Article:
R. Mayer Twersky on TorahWeb (link):
Chazal [our Sages] comment that the parsha of nazir (the nazirite) is juxtaposed to that of sotah (the adulteress) to teach us that “one who witnesses the corruption and downfall of the sotah should accept upon himself an oath to abstain from wine.”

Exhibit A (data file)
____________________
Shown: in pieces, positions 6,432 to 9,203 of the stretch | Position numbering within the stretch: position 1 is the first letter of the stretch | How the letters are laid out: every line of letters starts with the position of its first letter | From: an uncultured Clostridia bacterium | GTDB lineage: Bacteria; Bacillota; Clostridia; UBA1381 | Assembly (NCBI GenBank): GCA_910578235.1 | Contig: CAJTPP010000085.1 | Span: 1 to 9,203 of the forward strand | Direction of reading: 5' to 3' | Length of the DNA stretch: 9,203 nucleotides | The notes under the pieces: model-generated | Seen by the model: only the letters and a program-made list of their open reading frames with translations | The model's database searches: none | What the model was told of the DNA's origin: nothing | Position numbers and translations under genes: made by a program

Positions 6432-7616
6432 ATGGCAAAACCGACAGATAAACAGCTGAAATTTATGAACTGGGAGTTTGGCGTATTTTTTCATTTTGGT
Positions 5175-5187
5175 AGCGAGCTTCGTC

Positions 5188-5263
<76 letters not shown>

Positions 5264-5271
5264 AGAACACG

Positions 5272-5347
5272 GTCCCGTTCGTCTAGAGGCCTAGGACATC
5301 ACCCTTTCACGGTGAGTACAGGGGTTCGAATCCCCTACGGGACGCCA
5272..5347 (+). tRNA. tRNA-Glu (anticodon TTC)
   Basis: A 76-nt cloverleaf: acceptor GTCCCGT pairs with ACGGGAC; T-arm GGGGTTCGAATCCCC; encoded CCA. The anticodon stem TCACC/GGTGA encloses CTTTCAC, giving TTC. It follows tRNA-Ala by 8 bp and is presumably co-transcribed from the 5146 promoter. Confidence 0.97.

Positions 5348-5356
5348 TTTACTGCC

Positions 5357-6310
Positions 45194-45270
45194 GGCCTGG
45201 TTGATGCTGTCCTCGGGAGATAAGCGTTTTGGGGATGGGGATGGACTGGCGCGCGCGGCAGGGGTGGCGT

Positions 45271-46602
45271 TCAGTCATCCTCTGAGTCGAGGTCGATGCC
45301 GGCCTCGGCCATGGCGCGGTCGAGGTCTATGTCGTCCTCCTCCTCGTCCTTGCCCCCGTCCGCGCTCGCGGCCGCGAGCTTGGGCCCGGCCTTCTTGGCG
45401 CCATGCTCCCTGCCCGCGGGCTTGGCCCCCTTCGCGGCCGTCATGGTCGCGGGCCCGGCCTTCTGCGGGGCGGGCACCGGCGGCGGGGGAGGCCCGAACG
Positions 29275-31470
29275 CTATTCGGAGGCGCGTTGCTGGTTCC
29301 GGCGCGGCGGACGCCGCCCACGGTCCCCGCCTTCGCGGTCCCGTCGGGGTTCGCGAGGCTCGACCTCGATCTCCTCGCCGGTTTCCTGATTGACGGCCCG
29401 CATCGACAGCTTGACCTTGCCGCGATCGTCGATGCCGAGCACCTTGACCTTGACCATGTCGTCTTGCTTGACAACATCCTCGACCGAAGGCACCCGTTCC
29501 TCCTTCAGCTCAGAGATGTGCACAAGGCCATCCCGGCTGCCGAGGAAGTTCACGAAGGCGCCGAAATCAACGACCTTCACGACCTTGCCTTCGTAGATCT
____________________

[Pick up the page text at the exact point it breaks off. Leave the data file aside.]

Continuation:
Chazal are commenting on a typological case where intoxication was a major contributing factor to the sin of adultery. This causal nexus between intoxication and loss of appropriate inhibition is all too prominently manifest in contemporary American society, most infamously on college campuses. But adultery in particular, and promiscuity, in general, are only two of the manifold dangers of intoxication. Ono’as devarim (hurtful speech) commonly issues forth from lips loosened by the effects of intoxication. Nor should we forget for even a moment the sacrilege perpetrated by those who are visibly intoxicated on Shabbos during musaf after participating in their kiddush club. Shabbos is a day consecrated “la-Hashem Elokecha”(to Hashem, your God); tefillah (prayer) involves standing before Hashem and speaking to Him. What a compounded chilul Hashem to be intoxicated while davening (praying) on Shabbos!